Beware the Ides
was the warning given to Caesar by a soothsayer before his death. The
warning was ignored and the rest is history.
we all carry a bit of the soothsayer around with us and can benefit
from it's wisdom, if we pay heed to it's advice. This internal soothsayer
is what we usually call intuition.
much attention do you pay to your intuition?
it tells you to "go the other way home", do you listen or
does your head over-rule it with logical reasons not to?
What would have
been Caesar's fate had he paid more attention to the soothsayer? Are
there times in your life when you wished that you'd heeded the warning
signs or alarm bells going off in your head? We've all been there, seen
it, done that, but hopefully a bit less sticky than Caesar's!
Logic has told us
- "yep this investment looks good" or "there's no rain
forecast, so I don't need an umbrella". And, while we're busy counting
up all the un-hatched chickens and planning what to do with the nest
egg, we've no listening for the little doubt tugging at our sleeve trying
to be heard above the clunk and whirrs of the brainwork. Of course,
if it all goes pear shaped, you can exercise the foot and give yourself
a good kick or flagellate your self esteem with "if only".
But then, if
it's someone else's intuition you ignored you will probably have to
endure the smug "I told you so".
So, why do we give
more credence to intellect than intuition? Why is logic used more for
decision making than gut feeling or intuitive reasoning?
Perhaps it is because
logic provides us with what we perceive as an unchangeable truth about
a particular situation. The sum 2 + 2 has one answer (ie 4) which is
right and therefore all other answers are wrong. You can convince yourself
or even someone else with that type of reasoning, because the same answer
is always true both for you and for others. However, intuition is a
truth from a broader perspective. There isn't an absolute one right
answer that fits everyone in that situation. What may be "right"
for you might not be "right" for me.
If a situation doesn't
feel right to you or you're not getting "good vibes" about
it, how do you convince someone else (or your intellect) when there
is nothing tangible to see, hear, touch or compute?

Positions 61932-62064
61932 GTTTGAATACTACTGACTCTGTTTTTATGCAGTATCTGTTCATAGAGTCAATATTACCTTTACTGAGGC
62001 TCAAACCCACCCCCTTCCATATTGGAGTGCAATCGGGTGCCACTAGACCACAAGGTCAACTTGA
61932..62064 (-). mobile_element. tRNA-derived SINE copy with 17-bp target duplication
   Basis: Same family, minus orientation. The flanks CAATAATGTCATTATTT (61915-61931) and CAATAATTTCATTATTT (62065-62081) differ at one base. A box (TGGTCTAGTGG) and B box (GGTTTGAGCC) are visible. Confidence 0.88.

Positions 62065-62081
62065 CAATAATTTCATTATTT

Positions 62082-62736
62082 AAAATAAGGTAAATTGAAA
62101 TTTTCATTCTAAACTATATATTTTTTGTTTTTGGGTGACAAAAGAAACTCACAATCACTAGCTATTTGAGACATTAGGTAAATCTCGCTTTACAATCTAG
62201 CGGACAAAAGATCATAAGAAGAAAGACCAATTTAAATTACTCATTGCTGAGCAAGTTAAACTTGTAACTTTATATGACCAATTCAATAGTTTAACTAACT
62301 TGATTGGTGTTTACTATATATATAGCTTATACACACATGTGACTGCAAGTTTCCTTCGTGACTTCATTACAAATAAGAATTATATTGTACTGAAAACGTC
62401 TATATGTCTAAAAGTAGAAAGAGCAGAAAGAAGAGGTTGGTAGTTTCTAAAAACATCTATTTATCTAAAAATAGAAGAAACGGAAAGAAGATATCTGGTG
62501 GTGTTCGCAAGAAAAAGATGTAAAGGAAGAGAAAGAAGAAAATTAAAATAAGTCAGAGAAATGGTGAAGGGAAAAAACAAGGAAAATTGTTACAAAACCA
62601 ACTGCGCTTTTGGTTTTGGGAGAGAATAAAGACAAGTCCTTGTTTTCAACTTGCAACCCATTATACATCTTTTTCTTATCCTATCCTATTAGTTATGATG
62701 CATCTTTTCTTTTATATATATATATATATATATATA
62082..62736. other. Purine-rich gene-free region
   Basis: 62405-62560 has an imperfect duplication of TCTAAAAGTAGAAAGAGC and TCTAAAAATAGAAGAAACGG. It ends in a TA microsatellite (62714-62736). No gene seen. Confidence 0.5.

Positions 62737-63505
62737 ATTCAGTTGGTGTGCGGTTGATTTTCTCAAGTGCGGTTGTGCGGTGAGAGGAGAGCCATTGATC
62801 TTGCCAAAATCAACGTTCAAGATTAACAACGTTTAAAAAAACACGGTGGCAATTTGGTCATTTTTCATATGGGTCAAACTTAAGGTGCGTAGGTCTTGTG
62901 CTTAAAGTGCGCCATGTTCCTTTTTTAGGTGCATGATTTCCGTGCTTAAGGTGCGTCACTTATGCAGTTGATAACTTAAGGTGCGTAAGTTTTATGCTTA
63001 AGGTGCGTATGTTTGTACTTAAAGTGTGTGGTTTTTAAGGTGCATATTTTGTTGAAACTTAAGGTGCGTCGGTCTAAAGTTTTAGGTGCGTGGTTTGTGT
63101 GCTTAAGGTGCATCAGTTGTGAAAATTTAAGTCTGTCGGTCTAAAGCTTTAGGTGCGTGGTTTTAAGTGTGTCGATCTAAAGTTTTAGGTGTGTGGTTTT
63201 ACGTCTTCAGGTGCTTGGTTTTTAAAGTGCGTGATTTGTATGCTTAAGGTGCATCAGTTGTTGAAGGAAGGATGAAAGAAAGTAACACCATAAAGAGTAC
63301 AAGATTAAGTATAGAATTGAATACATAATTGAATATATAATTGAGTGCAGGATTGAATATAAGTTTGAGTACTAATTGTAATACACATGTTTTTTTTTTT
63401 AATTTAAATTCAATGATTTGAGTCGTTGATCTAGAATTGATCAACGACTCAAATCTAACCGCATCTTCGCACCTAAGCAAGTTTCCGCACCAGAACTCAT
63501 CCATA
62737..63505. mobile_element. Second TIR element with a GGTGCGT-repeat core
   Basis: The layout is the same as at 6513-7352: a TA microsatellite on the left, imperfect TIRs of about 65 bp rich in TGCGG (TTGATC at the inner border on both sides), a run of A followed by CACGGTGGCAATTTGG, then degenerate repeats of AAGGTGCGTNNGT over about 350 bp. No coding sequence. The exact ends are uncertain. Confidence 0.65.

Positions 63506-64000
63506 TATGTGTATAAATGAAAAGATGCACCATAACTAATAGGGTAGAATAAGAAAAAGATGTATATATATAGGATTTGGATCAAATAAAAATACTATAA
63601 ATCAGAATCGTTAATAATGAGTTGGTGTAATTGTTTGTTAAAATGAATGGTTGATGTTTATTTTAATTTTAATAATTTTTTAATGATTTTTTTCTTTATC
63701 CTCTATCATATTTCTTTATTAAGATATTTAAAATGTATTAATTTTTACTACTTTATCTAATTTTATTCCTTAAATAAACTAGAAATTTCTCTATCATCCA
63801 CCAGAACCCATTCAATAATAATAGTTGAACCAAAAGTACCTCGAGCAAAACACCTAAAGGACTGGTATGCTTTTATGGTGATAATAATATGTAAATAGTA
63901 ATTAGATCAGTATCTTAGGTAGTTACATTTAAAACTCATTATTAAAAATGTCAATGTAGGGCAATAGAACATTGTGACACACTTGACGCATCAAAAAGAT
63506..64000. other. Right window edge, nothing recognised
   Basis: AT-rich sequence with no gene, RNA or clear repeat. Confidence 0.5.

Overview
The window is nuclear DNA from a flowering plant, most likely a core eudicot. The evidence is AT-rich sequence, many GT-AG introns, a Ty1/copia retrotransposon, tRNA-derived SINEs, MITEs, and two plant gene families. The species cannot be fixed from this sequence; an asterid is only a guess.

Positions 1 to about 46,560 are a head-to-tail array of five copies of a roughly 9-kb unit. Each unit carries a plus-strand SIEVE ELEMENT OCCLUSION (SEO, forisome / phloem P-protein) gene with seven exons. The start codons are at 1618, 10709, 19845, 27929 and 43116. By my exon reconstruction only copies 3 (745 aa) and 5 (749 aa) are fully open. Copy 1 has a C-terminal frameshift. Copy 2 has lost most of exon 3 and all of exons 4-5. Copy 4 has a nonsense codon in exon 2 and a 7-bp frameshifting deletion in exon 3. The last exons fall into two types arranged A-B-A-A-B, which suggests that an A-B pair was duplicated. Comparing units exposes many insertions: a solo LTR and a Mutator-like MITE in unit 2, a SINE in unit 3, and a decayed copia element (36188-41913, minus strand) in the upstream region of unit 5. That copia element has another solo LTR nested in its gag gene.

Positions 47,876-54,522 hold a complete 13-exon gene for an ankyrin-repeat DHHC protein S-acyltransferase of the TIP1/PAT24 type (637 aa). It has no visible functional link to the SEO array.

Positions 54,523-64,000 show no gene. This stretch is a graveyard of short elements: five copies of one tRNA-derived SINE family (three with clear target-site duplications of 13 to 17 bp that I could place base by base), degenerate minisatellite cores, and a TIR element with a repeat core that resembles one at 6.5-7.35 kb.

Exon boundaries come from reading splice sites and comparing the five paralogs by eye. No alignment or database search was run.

intuition isn't always as straight forward and as absolute as logic
and so it takes a measure of trust in order to use it.
An example might
best illustrate how intuition can work. When I go shopping, there are
times I might be drawn to buy something I don't normally purchase (leaving
aside whatever special promotions are on in the store and advertising
lures!). At the time I can think of no particular reason that I want
that item and logically I might dismiss it as an unnecessary purchase.
Then a couple of days later, I find a need for just the thing I picked
up. I didn't know what I needed it for when I bought it, but later on
I was glad I listened to my intuition (or maybe kicking myself for putting
it back on the shelf!)
Our intuition is
that part of us that senses rather than computes. It gives us information
in subtle ways, like a feeling or just being drawn towards something.
Maybe you're ill and stay at home the day something bad happens where
you would normally have been or you had an urge to ring someone and
then discovered they'd been trying to find your phone number to ring
Intuition is a bit
like smelling the pie in the oven rather than seeing it on your plate.
You know it is coming because you can smell the aroma, even though you
can't physically touch (or eat) it yet.
The thing we need
to do is to practice using our intuition and trusting it, listening
to our own inner voice that can put another layer on what we touch and
see. We also need to differentiate it from emotions such as fear, which
can cloud our true intuition.
on the small things where it doesn't matter if you get it "right"
or "wrong", then when you really do need your intuition looking
out for you, you are comfortable about trusting it.
Hargreaves 25th February 2004)
Beware the Ides of March - Hark.net.au